Researchers at the William Harvey Research Institute in London have a colorful answer: It's due to a pigment found in red wine, the Associated Press (AP) reported today, citing a study published in the journal, Nature.

Called polyphenols, these pigments inhibit hardening of the arteries by limiting production of a peptide called "Endothelin 1." The peptide is thought to constrict blood vessels and cause fatty deposits to clog a person's arteries.

White wines contain little or no polyphenols, the AP reported. Ironically, red grape juice is noticeably less potent in reducing the dangerous peptide than red wine. The researchers said that an unknown factor in wine making must change the properties of the helpful pigment.

The researchers believe the pigment must come from the skins of grapes used for red wines; in the case of white wines, the skins are removed before the fermentation process begins, the AP report said.


Anthrax Vaccine Extension Confusing Many

Confusion follows the government's latest announcement that it will offer anthrax vaccinations to thousands of federal employees who were heavily exposed to anthrax during the bioterror attacks-by-mail, the Associated Press reported yesterday.

Federal scientists began sending out consent forms today, which must be signed by anyone who wants to be inoculated with anthrax vaccine. The move acknowledged the shots are an experimental effort -- and one that Washington, D.C. health officials advised thousands of Washington postal workers to avoid.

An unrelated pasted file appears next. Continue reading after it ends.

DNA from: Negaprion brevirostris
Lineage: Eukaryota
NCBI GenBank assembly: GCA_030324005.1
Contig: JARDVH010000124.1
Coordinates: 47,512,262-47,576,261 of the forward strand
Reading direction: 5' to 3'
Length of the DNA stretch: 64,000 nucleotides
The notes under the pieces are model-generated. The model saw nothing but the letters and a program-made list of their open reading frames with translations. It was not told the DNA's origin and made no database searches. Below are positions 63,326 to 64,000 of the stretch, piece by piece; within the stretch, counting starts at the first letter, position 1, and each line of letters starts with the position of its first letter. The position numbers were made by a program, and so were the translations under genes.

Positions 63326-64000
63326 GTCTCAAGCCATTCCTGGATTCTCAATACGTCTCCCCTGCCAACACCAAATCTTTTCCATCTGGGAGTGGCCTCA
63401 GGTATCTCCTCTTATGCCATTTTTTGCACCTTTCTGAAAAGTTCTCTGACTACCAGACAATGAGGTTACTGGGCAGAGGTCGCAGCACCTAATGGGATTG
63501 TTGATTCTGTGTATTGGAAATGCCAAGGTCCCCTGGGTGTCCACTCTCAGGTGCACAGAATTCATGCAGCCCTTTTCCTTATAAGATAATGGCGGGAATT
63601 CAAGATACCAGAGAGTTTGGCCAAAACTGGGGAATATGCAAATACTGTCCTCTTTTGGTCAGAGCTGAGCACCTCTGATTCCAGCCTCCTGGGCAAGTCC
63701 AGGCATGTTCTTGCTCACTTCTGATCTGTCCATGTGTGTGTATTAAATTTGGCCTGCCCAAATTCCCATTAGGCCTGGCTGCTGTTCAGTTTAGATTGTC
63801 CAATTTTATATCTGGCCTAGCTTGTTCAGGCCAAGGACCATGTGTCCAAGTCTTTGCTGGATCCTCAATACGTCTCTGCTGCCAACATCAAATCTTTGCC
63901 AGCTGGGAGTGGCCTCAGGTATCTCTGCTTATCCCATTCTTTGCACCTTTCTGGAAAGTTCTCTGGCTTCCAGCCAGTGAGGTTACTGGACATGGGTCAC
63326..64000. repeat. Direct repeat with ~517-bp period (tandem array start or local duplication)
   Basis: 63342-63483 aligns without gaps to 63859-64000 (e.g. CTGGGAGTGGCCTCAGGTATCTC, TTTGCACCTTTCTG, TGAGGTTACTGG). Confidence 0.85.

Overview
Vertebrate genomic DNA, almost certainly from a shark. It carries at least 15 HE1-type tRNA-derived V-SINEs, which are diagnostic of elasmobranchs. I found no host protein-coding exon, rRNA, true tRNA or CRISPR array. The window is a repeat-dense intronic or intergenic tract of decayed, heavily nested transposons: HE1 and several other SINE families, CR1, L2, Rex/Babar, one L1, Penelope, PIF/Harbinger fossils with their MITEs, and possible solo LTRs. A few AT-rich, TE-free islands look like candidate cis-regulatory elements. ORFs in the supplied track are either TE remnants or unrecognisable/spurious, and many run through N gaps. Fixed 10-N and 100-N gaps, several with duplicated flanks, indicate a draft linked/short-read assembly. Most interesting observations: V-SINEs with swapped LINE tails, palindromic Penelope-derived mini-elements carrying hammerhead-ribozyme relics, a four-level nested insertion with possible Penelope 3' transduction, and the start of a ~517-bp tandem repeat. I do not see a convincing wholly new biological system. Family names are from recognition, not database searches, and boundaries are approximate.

The big question was: who really needs the extra therapy?

"We're in a state of quandary," said U.S. Postal Service vice president Azeezaly Jaffer. Thousands of postal workers in several states, including Jaffer, are potential candidates for extra therapy. But Jaffer said they can't tell if they're at high-enough risk to seek it out, and they don't know where to get it.

"I fully understand the frustration," Dr. Jeffrey Koplan, director of the Centers for Disease Control and Prevention, told AP. But, he added, because anthrax attacks have never happened before, "there's no scientific literature that says 'you get it and you don't.' It ends up being a judgment call."

With the CDC refusing to recommend that people choose one way or the other, Washington's health department has issued an advisory saying local postal workers need no more treatment and should merely watch out for suspicious symptoms. Anyone who wants the vaccine or another 40 days of antibiotics should contact the CDC directly, said Mayor Anthony Williams

Meanwhile, BioPort Corp., the nation's only maker of anthrax vaccine, took a step toward resuming routine production when the federal government completed an inspection that found only a handful of minor problems. The Food and Drug Administration, which spent the last week inspecting Bioport's labs, said yesterday that the company had satisfactorily addressed most of the procedures it wanted to see fixed before it would allow the company to ship the vaccine, AP reported.

In addition, federal officials are now saying that the anthrax investigation itself is focused on fewer than a dozen U.S. laboratories that have worked with the deadly bacteria. Investigators are working to identify the genetic fingerprints of the anthrax held at each of them, AP said.